National Security

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Obama Set For News Conference Friday Afternoon

The president is expected to get questioned about "NSA leaker" Edward Snowden, U.S. spying programs, relations with Russia, the economy and other issues. It will be his first major give-and-take with the press corps since late April.
NPR

Yemen Official: New Round Of Drone Strikes Target Al-Qaida

The strikes killed at least 12 suspected militants, bringing to 31 the number killed since drone attacks were stepped up at the end of July.
NPR

Sen. Corker: 'Congress Needs Ownership' Over Covert Activities

Sen. Bob Corker of Tennessee, lead Republican on the Senate Foreign Relations Committee, is pushing for a rewrite of the 2001 Authorization for Use of Military Force (AUMF). It is the AUMF that was used by the George W. Bush administration to justify torture and warrantless wiretapping and it has been used by the Obama administration to defend drone strikes in Yemen, Pakistan and elsewhere. Senator Corker tells Audie Cornish about his objections to classifying certain covert operations.
NPR

Email Service Allegedly Used By Edward Snowden Is Shut Down

The owner of the encrypted email service posted a cryptic message, saying he was barred from divulging specifics.
NPR

Egypt's Top General And His U.S. Lessons In Democracy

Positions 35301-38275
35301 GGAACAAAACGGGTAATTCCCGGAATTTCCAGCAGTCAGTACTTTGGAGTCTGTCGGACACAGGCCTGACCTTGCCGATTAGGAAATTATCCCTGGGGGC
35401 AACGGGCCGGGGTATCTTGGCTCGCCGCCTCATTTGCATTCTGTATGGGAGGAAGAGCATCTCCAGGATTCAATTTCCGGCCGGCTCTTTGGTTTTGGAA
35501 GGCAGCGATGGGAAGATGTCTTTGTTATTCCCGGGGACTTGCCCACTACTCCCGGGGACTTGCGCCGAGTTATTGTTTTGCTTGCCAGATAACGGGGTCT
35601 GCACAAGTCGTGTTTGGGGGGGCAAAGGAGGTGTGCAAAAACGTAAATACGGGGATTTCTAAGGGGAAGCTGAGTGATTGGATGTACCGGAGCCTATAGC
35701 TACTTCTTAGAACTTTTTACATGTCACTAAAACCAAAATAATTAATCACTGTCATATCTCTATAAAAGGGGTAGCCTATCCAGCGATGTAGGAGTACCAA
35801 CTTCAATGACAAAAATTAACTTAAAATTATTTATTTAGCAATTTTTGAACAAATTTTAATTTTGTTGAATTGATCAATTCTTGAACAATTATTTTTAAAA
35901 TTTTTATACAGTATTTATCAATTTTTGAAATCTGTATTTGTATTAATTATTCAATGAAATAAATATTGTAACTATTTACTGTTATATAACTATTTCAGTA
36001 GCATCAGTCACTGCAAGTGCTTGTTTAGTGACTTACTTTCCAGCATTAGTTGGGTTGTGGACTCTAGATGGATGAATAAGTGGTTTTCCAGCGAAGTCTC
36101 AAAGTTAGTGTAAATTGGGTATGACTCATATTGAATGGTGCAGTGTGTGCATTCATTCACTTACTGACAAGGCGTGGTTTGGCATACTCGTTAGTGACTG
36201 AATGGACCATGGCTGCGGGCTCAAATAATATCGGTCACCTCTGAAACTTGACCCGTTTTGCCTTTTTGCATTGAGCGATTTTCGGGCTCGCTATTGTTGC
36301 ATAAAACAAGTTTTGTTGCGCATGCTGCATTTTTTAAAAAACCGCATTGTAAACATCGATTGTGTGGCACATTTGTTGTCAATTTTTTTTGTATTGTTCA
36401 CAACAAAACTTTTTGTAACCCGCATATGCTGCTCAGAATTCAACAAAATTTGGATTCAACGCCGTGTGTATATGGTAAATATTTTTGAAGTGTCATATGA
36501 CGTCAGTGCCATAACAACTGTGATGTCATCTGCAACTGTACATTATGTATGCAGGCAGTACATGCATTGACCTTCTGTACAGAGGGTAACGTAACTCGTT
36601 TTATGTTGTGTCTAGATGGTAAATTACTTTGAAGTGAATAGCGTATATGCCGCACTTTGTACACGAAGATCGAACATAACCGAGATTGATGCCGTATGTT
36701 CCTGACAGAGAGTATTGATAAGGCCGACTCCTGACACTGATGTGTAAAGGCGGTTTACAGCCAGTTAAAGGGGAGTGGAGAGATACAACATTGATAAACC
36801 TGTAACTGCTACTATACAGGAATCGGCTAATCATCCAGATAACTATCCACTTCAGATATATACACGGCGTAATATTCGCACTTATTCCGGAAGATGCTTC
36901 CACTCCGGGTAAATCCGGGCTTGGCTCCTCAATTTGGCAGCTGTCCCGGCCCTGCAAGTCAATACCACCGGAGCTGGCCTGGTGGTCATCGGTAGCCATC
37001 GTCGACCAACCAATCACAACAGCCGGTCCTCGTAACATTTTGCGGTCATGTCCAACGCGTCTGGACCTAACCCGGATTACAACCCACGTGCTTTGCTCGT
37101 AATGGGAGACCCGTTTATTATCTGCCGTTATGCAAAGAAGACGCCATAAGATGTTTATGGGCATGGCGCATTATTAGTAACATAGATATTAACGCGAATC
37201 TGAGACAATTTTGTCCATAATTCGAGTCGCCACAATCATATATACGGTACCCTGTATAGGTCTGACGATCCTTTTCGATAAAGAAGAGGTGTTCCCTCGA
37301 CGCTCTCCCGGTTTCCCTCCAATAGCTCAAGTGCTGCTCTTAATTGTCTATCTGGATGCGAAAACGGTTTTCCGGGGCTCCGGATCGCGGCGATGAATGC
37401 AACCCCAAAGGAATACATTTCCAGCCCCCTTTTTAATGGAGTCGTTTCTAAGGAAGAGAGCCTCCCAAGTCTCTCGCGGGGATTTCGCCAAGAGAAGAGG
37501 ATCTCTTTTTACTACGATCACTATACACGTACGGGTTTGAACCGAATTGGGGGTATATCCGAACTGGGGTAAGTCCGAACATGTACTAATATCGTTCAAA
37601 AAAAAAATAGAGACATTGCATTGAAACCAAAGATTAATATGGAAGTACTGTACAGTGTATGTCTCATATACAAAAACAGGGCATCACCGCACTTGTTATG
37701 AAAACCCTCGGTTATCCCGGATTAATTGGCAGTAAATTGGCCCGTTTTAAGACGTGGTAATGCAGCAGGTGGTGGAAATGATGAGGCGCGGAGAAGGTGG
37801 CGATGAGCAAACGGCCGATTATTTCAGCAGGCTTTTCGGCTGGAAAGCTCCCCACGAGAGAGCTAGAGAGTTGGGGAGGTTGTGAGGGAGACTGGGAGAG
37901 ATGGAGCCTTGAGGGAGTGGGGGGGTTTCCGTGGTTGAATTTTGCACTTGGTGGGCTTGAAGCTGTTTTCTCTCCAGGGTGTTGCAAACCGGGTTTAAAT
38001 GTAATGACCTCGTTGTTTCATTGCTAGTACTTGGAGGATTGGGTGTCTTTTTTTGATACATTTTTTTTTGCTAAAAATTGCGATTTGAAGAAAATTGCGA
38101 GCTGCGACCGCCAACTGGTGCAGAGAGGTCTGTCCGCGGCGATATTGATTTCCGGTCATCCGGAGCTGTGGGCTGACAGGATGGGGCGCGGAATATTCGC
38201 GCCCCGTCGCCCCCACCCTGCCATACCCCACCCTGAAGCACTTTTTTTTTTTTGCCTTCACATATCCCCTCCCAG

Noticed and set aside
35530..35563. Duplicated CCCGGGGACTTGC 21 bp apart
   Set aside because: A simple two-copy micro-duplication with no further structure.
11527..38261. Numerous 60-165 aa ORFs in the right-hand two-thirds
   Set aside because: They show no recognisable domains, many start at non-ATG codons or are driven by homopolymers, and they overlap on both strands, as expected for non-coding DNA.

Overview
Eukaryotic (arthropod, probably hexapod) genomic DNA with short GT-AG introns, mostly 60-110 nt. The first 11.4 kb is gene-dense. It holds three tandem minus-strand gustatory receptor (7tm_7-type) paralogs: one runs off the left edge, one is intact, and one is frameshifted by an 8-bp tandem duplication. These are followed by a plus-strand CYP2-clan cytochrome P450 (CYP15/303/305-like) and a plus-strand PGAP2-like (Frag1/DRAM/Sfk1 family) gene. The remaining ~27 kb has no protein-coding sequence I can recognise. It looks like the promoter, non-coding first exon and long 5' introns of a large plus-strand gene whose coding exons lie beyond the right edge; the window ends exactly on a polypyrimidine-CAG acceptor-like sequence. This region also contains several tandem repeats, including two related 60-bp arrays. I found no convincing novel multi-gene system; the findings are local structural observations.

Gen. Abdel-Fattah el-Sissi led the recent ouster of Egypt's democratically elected president. Seven years earlier, he was a student at the U.S. Army War College and wrote a paper called "Democracy in the Middle East." He's the latest in a series of U.S.-trained military officers to topple a civilian government.
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Nidal Hasan: Radicalized, Unstable, Or Both?

The man who admitted to killing 13 people at a military base in Texas is representing himself in court. Host Michel Martin talks to Mohamed Elibiary, an expert on homegrown terrorism, about Army Major Nidal Hasan's trial and how to recognize signs of radicalization in the U.S.
NPR

Al-Qaida Conference Call? It Wasn't On Phone, Reporters Say

A Daily Beast story this week led readers and other news organizations to believe that intelligence officials were saying that 20 al-Qaida operatives had been chatting on the phone. But the reporters who broke the story say it was a "virtual meeting space," not a phone call.
NPR

Kazakh Students Indicted In Boston Bombing Probe

Dias Kadyrbayev and Azamat Tazhayakov, former classmates of Dzhokhar Tsarnaev's at the University of Massachusetts, are accused of throwing out a laptop and other items that could link Tsarnaev to the bombings.
NPR

Report: NSA Is Searching 'Vast Amounts' Of Americans' Emails

According to The New York Times, the National Security Agency is watching emails and other text communications that go in and out of the country. It's looking for key words. The agency says it only gathers information it is authorized to collect.
NPR

Should The U.S. Speak Up, Or Keep Mum, On Terrorism Threats?

It is a recurring question for the U.S. government as it tries to weigh the need to warn the public of potential threats, while also trying to quietly track terrorists.

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